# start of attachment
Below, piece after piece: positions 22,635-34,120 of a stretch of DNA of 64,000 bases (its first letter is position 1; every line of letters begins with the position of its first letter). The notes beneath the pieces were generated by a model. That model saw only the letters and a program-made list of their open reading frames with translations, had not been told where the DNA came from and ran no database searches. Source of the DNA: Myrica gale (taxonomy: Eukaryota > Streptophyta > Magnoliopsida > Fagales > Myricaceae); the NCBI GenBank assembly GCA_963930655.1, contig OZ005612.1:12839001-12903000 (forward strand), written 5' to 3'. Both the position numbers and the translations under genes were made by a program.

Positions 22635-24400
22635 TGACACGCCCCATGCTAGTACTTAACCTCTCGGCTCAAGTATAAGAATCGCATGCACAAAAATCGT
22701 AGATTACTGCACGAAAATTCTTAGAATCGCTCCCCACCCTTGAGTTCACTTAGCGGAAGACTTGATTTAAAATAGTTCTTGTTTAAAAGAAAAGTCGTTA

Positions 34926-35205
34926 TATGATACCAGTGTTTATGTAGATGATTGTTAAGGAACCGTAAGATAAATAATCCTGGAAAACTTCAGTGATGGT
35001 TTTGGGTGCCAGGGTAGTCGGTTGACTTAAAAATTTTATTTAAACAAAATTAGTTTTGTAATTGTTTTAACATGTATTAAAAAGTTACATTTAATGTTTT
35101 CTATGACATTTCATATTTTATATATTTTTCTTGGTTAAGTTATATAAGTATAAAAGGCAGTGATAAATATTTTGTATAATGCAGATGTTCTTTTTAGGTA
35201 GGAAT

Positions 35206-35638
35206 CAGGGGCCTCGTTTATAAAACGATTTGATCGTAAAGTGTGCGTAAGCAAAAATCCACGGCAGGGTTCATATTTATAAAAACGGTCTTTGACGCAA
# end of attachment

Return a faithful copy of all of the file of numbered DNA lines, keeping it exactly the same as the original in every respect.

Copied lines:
Below, piece after piece: positions 22,635-34,120 of a stretch of DNA of 64,000 bases (its first letter is position 1; every line of letters begins with the position of its first letter). The notes beneath the pieces were generated by a model. That model saw only the letters and a program-made list of their open reading frames with translations, had not been told where the DNA came from and ran no database searches. Source of the DNA: Myrica gale (taxonomy: Eukaryota > Streptophyta > Magnoliopsida > Fagales > Myricaceae); the NCBI GenBank assembly GCA_963930655.1, contig OZ005612.1:12839001-12903000 (forward strand), written 5' to 3'. Both the position numbers and the translations under genes were made by a program.

Positions 22635-24400
22635 TGACACGCCCCATGCTAGTACTTAACCTCTCGGCTCAAGTATAAGAATCGCATGCACAAAAATCGT
22701 AGATTACTGCACGAAAATTCTTAGAATCGCTCCCCACCCTTGAGTTCACTTAGCGGAAGACTTGATTTAAAATAGTTCTTGTTTAAAAGAAAAGTCGTTA

Positions 34926-35205
34926 TATGATACCAGTGTTTATGTAGATGATTGTTAAGGAACCGTAAGATAAATAATCCTGGAAAACTTCAGTGATGGT
35001 TTTGGGTGCCAGGGTAGTCGGTTGACTTAAAAATTTTATTTAAACAAAATTAGTTTTGTAATTGTTTTAACATGTATTAAAAAGTTACATTTAATGTTTT
35101 CTATGACATTTCATATTTTATATATTTTTCTTGGTTAAGTTATATAAGTATAAAAGGCAGTGATAAATATTTTGTATAATGCAGATGTTCTTTTTAGGTA
35201 GGAAT

Positions 35206-35638
35206 CAGGGGCCTCGTTTATAAAACGATTTGATCGTAAAGTGTGCGTAAGCAAAAATCCACGGCAGGGTTCATATTTATAAAAACGGTCTTTGACGCAA